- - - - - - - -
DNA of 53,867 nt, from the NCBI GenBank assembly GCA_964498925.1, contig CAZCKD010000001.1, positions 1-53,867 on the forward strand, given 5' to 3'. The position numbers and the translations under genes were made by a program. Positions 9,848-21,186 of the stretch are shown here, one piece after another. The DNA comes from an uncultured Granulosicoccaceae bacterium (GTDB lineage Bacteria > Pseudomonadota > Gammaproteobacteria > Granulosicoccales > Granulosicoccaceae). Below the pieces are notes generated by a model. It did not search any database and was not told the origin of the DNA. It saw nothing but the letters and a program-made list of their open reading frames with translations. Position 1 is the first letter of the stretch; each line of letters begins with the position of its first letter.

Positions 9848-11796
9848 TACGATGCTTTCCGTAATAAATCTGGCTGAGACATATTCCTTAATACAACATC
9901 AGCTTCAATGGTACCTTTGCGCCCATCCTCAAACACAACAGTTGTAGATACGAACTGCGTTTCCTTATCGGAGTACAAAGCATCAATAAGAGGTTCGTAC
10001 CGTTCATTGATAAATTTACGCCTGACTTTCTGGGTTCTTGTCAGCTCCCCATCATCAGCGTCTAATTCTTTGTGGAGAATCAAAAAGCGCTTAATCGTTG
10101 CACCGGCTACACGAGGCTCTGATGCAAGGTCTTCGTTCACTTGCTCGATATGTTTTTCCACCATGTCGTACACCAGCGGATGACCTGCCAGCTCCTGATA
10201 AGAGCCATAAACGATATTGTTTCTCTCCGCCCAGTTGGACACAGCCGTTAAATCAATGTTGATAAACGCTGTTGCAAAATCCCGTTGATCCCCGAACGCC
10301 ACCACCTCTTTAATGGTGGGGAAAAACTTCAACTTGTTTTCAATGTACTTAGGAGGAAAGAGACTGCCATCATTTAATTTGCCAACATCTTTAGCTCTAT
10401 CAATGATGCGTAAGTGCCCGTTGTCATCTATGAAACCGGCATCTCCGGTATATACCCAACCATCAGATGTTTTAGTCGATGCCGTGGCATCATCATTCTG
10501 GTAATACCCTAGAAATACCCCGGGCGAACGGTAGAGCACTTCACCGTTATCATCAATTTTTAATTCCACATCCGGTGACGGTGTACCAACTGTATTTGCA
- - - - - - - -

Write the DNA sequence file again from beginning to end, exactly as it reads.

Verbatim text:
DNA of 53,867 nt, from the NCBI GenBank assembly GCA_964498925.1, contig CAZCKD010000001.1, positions 1-53,867 on the forward strand, given 5' to 3'. The position numbers and the translations under genes were made by a program. Positions 9,848-21,186 of the stretch are shown here, one piece after another. The DNA comes from an uncultured Granulosicoccaceae bacterium (GTDB lineage Bacteria > Pseudomonadota > Gammaproteobacteria > Granulosicoccales > Granulosicoccaceae). Below the pieces are notes generated by a model. It did not search any database and was not told the origin of the DNA. It saw nothing but the letters and a program-made list of their open reading frames with translations. Position 1 is the first letter of the stretch; each line of letters begins with the position of its first letter.

Positions 9848-11796
9848 TACGATGCTTTCCGTAATAAATCTGGCTGAGACATATTCCTTAATACAACATC
9901 AGCTTCAATGGTACCTTTGCGCCCATCCTCAAACACAACAGTTGTAGATACGAACTGCGTTTCCTTATCGGAGTACAAAGCATCAATAAGAGGTTCGTAC
10001 CGTTCATTGATAAATTTACGCCTGACTTTCTGGGTTCTTGTCAGCTCCCCATCATCAGCGTCTAATTCTTTGTGGAGAATCAAAAAGCGCTTAATCGTTG
10101 CACCGGCTACACGAGGCTCTGATGCAAGGTCTTCGTTCACTTGCTCGATATGTTTTTCCACCATGTCGTACACCAGCGGATGACCTGCCAGCTCCTGATA
10201 AGAGCCATAAACGATATTGTTTCTCTCCGCCCAGTTGGACACAGCCGTTAAATCAATGTTGATAAACGCTGTTGCAAAATCCCGTTGATCCCCGAACGCC
10301 ACCACCTCTTTAATGGTGGGGAAAAACTTCAACTTGTTTTCAATGTACTTAGGAGGAAAGAGACTGCCATCATTTAATTTGCCAACATCTTTAGCTCTAT
10401 CAATGATGCGTAAGTGCCCGTTGTCATCTATGAAACCGGCATCTCCGGTATATACCCAACCATCAGATGTTTTAGTCGATGCCGTGGCATCATCATTCTG
10501 GTAATACCCTAGAAATACCCCGGGCGAACGGTAGAGCACTTCACCGTTATCATCAATTTTTAATTCCACATCCGGTGACGGTGTACCAACTGTATTTGCA